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Mazen Animal Health closes seed round, announces new hires

Mazen Animal Health announced today the close of its Series Seed Round led by Next Level Ventures and joined by Kent Corporation, ISA Ventures, Ag Startup Engine, Ag Ventures Alliance and Summit Ag.

The company is developing orally-delivered animal vaccines that revolutionize animal disease prevention. All six first tranche investors came into the second tranche of the Series Seed to close at the targeted amount of $2 million.

The seed funding fund further regulatory development for Mazen’s lead Porcine Epidemic Diarrhea Virus (PEDV) vaccine candidate, scale-up of pipeline products, and preparations for registration studies.

“I continue to be impressed with the collaborative and supportive entrepreneurial environment in Iowa,” said Jenny Filbey, CEO of Mazen in an announcement. “With the investment, we are building a high-powered, diverse team and Board of Directors that brings experience and passion for our platform.”

Rick Sibbel is joining Mazen as Strategic and Technical Lead, with deep experience in animal vaccines. In his 30 plus years in the Animal Health Industry total, Dr. Sibbel has helped license more than 20 vaccines for livestock and poultry. Mark Zylstra is joining the company as Director of Regulatory Affairs to guide the company through the regulatory process.

The company also announced today the appointment of Kevin Fields, Joel Harris, and Terry Coffey to its Board of Directors.

“Kent Corporation views Mazen’s production platform for biologics as a strong next-generation technology,” said Fields, President and Chief Administration Officer of Kent. “I am pleased to be part of the Board of Directors and look forward to supporting Mazen’s continued successful track record.”

The company will raise Series A funding in the second half of 2021, which will be used to complete the registration studies for licensure of the PEDV oral vaccine, build the pipeline and expand the team and capabilities.

Previous coverage

Ag Startup Engine announces two $50,000 investments -March 1, 2021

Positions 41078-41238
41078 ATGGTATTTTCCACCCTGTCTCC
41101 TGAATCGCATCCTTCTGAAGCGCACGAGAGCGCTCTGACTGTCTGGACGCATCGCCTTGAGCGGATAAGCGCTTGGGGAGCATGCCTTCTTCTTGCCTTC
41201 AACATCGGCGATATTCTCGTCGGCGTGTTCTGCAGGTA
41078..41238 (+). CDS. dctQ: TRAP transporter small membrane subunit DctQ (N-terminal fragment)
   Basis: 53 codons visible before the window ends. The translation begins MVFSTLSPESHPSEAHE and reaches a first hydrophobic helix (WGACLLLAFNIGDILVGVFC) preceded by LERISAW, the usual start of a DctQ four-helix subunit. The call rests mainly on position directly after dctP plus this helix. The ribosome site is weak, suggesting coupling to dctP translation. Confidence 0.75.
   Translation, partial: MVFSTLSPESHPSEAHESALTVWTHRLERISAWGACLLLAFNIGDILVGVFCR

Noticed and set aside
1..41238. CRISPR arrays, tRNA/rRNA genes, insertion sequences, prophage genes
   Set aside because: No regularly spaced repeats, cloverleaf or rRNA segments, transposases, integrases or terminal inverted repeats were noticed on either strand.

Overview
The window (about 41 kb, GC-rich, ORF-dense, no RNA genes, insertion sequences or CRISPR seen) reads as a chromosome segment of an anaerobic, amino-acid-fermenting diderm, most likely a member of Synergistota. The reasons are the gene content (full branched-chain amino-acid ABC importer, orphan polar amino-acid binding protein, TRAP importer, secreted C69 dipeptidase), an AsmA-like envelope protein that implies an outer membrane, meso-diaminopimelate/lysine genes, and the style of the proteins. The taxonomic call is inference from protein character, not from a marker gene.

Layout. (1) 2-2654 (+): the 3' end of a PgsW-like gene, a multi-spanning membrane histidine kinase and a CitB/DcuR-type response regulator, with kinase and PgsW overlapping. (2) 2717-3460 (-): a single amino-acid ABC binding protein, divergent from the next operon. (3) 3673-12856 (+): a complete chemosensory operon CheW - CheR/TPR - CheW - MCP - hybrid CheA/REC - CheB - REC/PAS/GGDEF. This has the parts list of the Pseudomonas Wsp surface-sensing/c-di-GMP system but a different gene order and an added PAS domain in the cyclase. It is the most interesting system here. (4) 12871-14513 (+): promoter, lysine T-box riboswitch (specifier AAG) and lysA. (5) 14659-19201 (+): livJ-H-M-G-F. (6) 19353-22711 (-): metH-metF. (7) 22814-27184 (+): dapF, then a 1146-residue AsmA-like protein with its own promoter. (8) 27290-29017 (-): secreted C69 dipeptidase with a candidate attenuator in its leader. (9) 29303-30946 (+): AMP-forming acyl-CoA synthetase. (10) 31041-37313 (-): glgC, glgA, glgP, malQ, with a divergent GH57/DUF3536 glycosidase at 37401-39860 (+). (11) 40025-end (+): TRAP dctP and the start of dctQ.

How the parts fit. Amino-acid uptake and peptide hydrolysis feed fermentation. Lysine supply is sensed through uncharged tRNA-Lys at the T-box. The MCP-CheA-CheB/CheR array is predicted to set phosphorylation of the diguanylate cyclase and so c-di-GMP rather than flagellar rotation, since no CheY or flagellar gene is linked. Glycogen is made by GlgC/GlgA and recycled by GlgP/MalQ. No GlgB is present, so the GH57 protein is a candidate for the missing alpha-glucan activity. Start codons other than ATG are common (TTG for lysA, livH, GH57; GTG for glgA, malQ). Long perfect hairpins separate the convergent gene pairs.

Iowa G2M Accelerator announces the 5 startups in its first cohort -Feb. 23, 2021

Mazen Animal Health closes seed round, announces new hires | Clay & Milk
A central Iowa ag-tech accelerator has secured more backers and finally has a name. The Greater Des Moines Partnership first announced the accelerator last year, naming four initial investors. On Monday, the Partnership said the program will be called the "Iowa AgriTech Accelerator" and named three new investors. The new investors include Grinnell Mutual, Kent Corp. and Sukup Manufacturing, all Iowa companies. They join investors Deere & Co., Peoples Co., Farmers Mutual Hail Insurance Co. and DuPont Pioneer. Each investor has agreed to put up $100,000 for the first year of the accelerator. Startups entering the program will receive $40,000 in seed funding in exchange for 6 percent equity. Tej Dhawan, an angel investor and local startup mentor, is serving as interim director until the AgriTech Accelerator names a permanent leader. Dhawan held a similar role with the GIA before Brian Hemesath was named as managing director. As interim director, Dhawan said his main job includes hiring the accelerator's executive director, establishing a business structure and initial recruiting for the first cohort. The accelerator will place few filters, such as location and product, on the applicant pool, Dhawan said. "When you’re seeking innovation, innovation can come from every corner of the world so why restrict ourselves," he said. One area the the AgriTech Accelerator won't recruit from is biotech. For its first cohort, the AgriTech Accelerator will work out of the GIA's space in Des Moines' East Village, Dhawan said. A future, permanent home is still to be decided. The accelerator's program will host startups from mid-July through mid-October, ending with an event connected to the annual World Food Prize. The GIA, which the AgriTech Accelerator is based on, also ends with presentations at an industry event. The accelerator has also started lining up a mentor pool. The Iowa Corn Growers Association, Iowa Soybean Association and the Iowa Pork Producers Association have agreed to provide mentors, as has Iowa State University. While the AgriTech Accelerator is loosely based off of the GIA, it will differ in its business structure, Dhawan said. The GIA runs through a for-profit model for both operations and its investment fund. The AgriTech Accelerator will have a nonprofit model for its operations and a for-profit setup for its fund. Dhawan said the nonprofit model is being used so the accelerator can better work with other nonprofit partners, such as trade associations. "These are all organizations that are nonprofits and can be amazing stakeholders without ever having to be investors in the accelerator," he said. "It becomes easier to work with trade associations in their nonprofit role when we are also a nonprofit." When it's up and running, the AgriTech Accelerator would be one of a handful of ag-focused startup development programs in Iowa. Others include the Ag Startup Engine out of Iowa State University and the Rural Ventures Alliance from Iowa MicroLoan. Matthew Patane is the managing editor and co-founder of Clay & Milk. Send him an email at
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